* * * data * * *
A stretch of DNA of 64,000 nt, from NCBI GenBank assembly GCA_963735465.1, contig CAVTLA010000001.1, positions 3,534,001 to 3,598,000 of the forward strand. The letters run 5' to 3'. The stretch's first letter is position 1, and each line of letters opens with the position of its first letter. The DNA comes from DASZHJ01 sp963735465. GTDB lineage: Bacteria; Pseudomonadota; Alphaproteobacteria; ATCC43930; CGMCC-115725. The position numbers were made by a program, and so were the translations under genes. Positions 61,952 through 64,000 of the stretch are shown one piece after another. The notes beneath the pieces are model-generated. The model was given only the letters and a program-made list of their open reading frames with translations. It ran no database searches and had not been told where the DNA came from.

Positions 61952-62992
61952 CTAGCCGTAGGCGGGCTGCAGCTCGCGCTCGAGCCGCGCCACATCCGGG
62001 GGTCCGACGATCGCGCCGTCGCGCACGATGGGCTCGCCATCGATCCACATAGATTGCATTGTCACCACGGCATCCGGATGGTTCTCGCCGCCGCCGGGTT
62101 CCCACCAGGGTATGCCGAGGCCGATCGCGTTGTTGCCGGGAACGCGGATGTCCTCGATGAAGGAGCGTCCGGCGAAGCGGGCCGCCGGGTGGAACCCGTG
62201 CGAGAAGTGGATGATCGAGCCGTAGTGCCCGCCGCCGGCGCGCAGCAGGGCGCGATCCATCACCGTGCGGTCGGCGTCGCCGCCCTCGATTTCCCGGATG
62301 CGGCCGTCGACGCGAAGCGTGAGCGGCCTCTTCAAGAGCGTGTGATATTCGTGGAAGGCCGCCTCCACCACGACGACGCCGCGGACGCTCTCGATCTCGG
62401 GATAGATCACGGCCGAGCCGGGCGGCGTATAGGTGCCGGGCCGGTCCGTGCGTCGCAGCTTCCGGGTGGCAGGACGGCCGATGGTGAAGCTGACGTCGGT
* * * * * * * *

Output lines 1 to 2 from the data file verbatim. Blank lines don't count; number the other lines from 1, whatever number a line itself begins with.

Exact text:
A stretch of DNA of 64,000 nt, from NCBI GenBank assembly GCA_963735465.1, contig CAVTLA010000001.1, positions 3,534,001 to 3,598,000 of the forward strand. The letters run 5' to 3'. The stretch's first letter is position 1, and each line of letters opens with the position of its first letter. The DNA comes from DASZHJ01 sp963735465. GTDB lineage: Bacteria; Pseudomonadota; Alphaproteobacteria; ATCC43930; CGMCC-115725. The position numbers were made by a program, and so were the translations under genes. Positions 61,952 through 64,000 of the stretch are shown one piece after another. The notes beneath the pieces are model-generated. The model was given only the letters and a program-made list of their open reading frames with translations. It ran no database searches and had not been told where the DNA came from.

Positions 61952-62992